Energy security drives clean energy investment

Clean energy investment is driven by energy security, not by climate change.

Fatih Birol, the head of the International Energy Agency, told CNBC on Thursday that energy security, not climate change, was the main reason why people were investing in clean energy.

Birol talked about the Inflation Reduction Act in the U.S. and other plans in Europe, Japan, and China. He said that there was a “major increase” in investments in clean energy, about a 50% increase.

Birol told CNBC’s Julianna Tatelbaum, “It’s about 1.3 trillion dollars now, and it will go up to about 2 trillion dollars.”

“As a result, clean energy sources like solar, hydrogen, and nuclear power will slowly but surely replace fossil fuels.”

“Why do governments act this way? Because of climate change and the fact that the issues are green? In no way. Energy security is the main reason for all of this. “

Birol went on to say that “the biggest driver of renewable energy” is energy security. He also said that other things were important, like those that had to do with the weather.

Moving Markets

“Concerns about energy security, climate commitments, and industrial policies are a very powerful combination,” he said.

Birol was talking after a new report from the International Energy Agency said that investments in clean energy could reach over $2 trillion per year by 2030, which is more than 50% more than they are now.

The Paris-based organization’s World Energy Outlook 2022, which came out Thursday morning, has the prediction.

It is based on the IEA’s Stated Policies Scenario, which takes into account “the latest policy settings around the world.”

In its Net Zero Emissions by 2050 Scenario, the IEA said that even with this increase, clean energy investments would still need to reach over $4 trillion by 2030.

The IEA report said that this showed “how important it is to bring new investors into the energy sector.”

The Paris Agreement of 2015 casts a big shadow over the IEA’s report.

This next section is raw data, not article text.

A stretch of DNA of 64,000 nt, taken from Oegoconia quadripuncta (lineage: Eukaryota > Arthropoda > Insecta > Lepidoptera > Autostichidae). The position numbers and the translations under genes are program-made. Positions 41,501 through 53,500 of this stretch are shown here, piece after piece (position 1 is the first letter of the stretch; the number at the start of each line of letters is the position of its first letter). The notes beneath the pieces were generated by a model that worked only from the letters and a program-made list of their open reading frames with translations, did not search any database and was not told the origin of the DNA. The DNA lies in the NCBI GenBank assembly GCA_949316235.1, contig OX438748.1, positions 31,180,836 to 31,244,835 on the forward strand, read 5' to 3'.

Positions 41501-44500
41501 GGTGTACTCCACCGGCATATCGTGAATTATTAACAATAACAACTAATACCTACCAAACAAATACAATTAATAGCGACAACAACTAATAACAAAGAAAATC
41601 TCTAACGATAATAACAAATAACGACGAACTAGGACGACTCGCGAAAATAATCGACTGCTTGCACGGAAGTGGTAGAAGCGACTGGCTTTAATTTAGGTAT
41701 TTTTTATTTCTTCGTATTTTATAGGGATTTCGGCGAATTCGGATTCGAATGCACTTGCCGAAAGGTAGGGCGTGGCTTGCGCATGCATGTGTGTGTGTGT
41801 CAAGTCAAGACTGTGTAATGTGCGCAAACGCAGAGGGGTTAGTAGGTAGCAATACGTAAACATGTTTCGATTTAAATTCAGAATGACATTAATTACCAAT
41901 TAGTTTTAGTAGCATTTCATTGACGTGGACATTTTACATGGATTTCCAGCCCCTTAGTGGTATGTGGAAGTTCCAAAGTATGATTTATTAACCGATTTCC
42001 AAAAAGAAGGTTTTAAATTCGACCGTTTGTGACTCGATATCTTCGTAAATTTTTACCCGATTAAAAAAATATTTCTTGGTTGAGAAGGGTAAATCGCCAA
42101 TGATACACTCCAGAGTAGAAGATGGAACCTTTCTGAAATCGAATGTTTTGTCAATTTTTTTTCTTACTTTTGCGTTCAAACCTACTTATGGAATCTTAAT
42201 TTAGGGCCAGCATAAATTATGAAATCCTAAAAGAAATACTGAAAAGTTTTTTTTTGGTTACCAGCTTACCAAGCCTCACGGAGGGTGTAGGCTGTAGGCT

The goal of this important agreement is to “keep global warming well below 2 degrees Celsius, and preferably 1.5 degrees Celsius, compared to pre-industrial levels.”

For the 1.5 degree Celsius goal to be reached, carbon dioxide emissions made by people must be cut to net zero by 2050.

The newest version of the World Energy Outlook comes at a time when global energy markets are very uncertain and changeable.

Based on what Birol said Thursday, the changes that are happening seem to be very big ones.

“Russia’s invasion of Ukraine has changed energy markets and policies not just for now, but for decades to come,” he said. “Even with the policies we have now, the energy world is changing quickly in front of our eyes.”

Birol said, “The actions of governments around the world will make this a historic and definitive turning point toward a cleaner, cheaper, and safer energy system.”

Is demand for coal, gas, and oil at its peak?

In a statement released with the report, the IEA said that in its “Stated Policies Scenario,” “global demand for each fossil fuel reaches a peak or plateau.”

Under this scenario, “coal use will go down in the next few years, natural gas demand will reach a plateau by the end of the decade, and rising sales of electric vehicles will cause oil demand to level off in the mid-2030s before going down slightly by mid-century.”

In its statement, the IEA also said that a lot of work needed to be done to keep global warming below 1.5 degrees Celsius.

By the middle of this century, under its stated policy scenario, fossil fuels would make up a little more than 60% of the world’s energy mix.

“Global CO2 emissions fall slowly from a high point of 37 billion tonnes per year to 32 billion tonnes by 2050,” it said.

“This would cause average global temperatures to rise by about 2.5 °C by 2100, which isn’t nearly enough to avoid the worst effects of climate change.”

This is the same as what the U.N. Climate Change report said this week.

According to a United Nations statement issued on Wednesday, “the combined climate pledges of 193 Parties under the Paris Agreement could put the world on track for around 2.5 degrees Celsius of warming by the end of the century.”

The U.N. Climate Change said that its new report also showed that countries’ current pledges would cause emissions to rise by 10.6% compared to 2010 levels by 2030.

The U.N.’s report comes before the COP27 climate change summit, which will be held in Sharm el-Sheikh, Egypt, next month.


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